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The lively German port city of Hamburg remains a popular weekend break – and of course it wouldn’t be complete without watching Hamburger SV in action!

Colin Dunn recently paid a visit to the Volksparkstadion – here is his report.

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Getting to Hamburg

“I really couldn’t have picked better flight times myself, with the outward leg at 6.55pm on Friday evening and the return at 10.10pm on Sunday, allowing plenty of scope for beer, football and sightseeing or, to paraphrase, the perfect weekend.

Getting from Hamburg airport to the Central Station, (Hauptbahnhof), couldn’t be easier. Just exit passport control and turn immediately right, following the concourse to the end where the S1 (green line) will take you directly there in a little under 15 minutes. My hotel was a mere five minute walk from the station and, after a hectic day, I was content to settle for a couple of pints in the hotel bar where the barmaid was more than happy to talk football, hoping that I would bring her side good luck the following day.

Hamburg city tour

A bright and early start on Saturday saw a repeat of the short walk to central station where the city tours depart regularly for just 15 euros. It was advertised as a 90-minute journey but took nearer to two hours and was a goldmine of useful information for a Hamburg virgin who wanted to get his bearings.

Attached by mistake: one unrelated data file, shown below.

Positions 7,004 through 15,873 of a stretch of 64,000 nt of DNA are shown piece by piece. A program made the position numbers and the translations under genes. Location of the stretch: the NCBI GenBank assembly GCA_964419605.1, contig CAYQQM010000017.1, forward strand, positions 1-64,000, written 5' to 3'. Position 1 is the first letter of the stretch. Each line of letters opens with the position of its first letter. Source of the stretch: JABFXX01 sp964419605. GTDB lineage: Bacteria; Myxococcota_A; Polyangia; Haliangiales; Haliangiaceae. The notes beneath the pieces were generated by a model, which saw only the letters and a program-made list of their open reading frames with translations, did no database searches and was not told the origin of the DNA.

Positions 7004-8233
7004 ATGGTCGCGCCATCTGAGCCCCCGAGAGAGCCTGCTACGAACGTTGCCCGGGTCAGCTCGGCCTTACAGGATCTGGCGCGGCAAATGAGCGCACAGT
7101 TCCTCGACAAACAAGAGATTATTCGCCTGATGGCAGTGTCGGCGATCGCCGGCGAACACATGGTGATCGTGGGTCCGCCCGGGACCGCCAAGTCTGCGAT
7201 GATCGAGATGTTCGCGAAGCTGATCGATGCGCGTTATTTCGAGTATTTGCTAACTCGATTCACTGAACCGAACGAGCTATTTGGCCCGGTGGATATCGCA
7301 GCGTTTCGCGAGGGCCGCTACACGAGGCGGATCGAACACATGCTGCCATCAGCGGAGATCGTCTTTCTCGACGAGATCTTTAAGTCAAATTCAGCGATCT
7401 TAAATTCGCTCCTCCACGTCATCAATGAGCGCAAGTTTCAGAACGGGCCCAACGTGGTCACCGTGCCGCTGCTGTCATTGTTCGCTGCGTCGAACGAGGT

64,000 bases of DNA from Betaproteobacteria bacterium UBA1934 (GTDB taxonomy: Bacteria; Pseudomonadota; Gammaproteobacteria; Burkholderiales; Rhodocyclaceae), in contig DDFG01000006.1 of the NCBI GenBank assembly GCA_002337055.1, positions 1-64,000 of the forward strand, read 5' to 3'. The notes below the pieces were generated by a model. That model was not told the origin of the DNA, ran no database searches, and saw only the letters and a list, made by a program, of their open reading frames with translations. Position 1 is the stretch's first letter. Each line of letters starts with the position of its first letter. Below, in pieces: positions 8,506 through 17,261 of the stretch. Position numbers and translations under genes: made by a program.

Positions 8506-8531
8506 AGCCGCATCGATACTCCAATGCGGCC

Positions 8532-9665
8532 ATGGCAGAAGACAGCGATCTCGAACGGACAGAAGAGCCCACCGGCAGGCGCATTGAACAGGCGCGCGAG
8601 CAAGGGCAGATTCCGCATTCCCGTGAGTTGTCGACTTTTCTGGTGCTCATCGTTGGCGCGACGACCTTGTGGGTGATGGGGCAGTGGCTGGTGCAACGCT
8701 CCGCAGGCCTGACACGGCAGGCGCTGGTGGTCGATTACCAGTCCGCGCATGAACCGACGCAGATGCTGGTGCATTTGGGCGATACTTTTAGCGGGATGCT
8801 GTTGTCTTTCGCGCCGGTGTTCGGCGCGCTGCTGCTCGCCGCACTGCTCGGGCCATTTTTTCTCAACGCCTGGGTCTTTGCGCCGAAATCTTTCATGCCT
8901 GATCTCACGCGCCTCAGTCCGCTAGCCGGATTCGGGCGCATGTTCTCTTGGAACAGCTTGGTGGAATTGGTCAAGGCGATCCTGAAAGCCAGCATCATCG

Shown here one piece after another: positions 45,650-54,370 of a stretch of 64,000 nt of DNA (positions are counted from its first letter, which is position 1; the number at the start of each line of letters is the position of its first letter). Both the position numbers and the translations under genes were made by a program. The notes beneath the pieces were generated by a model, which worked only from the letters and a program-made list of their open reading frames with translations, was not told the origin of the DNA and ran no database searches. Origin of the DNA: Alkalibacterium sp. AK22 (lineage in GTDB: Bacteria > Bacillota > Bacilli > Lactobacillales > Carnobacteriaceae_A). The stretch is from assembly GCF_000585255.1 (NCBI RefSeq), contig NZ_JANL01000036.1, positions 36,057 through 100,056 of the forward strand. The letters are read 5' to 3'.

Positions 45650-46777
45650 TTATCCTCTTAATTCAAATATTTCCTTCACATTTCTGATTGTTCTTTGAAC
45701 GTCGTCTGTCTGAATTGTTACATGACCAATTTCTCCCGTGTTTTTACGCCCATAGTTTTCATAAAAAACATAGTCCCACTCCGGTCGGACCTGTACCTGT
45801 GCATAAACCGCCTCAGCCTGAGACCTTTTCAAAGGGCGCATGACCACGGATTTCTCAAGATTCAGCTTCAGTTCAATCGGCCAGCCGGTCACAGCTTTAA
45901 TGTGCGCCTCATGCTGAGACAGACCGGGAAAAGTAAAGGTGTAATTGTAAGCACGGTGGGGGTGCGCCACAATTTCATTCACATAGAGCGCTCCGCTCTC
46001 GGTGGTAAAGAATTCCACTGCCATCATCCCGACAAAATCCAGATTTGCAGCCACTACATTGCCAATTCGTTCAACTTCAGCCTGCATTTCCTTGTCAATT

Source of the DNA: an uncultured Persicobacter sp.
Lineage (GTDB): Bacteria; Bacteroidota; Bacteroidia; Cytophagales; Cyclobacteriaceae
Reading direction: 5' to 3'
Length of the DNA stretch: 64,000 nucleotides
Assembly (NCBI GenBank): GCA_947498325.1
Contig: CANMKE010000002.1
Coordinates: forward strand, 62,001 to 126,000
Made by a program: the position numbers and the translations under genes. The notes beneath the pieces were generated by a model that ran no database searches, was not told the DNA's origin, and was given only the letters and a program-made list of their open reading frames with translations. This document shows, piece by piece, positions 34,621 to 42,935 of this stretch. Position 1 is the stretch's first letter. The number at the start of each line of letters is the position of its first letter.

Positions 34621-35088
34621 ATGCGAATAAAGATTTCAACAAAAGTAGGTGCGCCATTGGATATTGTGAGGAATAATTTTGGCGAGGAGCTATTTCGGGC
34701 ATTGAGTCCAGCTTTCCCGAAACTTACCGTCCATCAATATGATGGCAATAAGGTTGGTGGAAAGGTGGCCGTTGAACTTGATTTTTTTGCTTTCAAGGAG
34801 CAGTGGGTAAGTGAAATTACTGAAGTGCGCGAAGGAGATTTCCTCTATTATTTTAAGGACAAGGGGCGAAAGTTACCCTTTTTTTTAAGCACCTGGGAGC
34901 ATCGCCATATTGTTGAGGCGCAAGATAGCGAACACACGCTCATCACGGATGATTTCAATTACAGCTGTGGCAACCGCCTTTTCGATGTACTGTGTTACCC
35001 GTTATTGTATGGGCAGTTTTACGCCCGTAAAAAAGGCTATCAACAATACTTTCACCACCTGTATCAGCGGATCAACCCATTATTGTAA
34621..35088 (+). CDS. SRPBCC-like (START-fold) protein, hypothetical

Situated on the river Elbe, Hamburg is the second biggest city in Germany with 1.7 million inhabitants and has more bridges inside its city limits than any other city in the world, as well as having more canals than Amsterdam and Venice combined.

The tour took in major attractions such as HafenCity, the Speicherstadt, the Reeperbahn, the Alster, St. Michaelis church, the city centre, the stunning Town Hall, Jungfernstieg and the Port of Hamburg.

Hamburg Volksparkstadion

It was time for the match and I was looking forward to visiting the Volksparkstadion. I wasn’t in the least disappointed because it is a rarity among modern stadia in that it has both character and atmosphere. Although it is a relatively new build the fans have customised the home end with graffiti to put their mark on it, and it is a well laid out and easy to navigate palace of football. I would certainly have it in my top ten stadia.

My seat was directly behind the goal and a newly resurgent Hamburg took an early lead on 13 minutes, only for Köln to equalise in the 25th minute. The game ebbed and flowed and, with about five minutes to go, Louis Holtby scored a goal which was subsequently disallowed. However, deep into injury time Holtby again popped up to steer in a winner, leading to absolute bedlam in the home end and a shower of beer covering yours truly.

There were plenty of offers from friendly locals to join them in further post-match celebrations in a few of the HSV friendly pubs in the Reeperbahn.

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This is an edited version of a feature that first appeared in Football Weekends magazine, the fan’s guide for great trips in Europe and the UK. Visit for more details.

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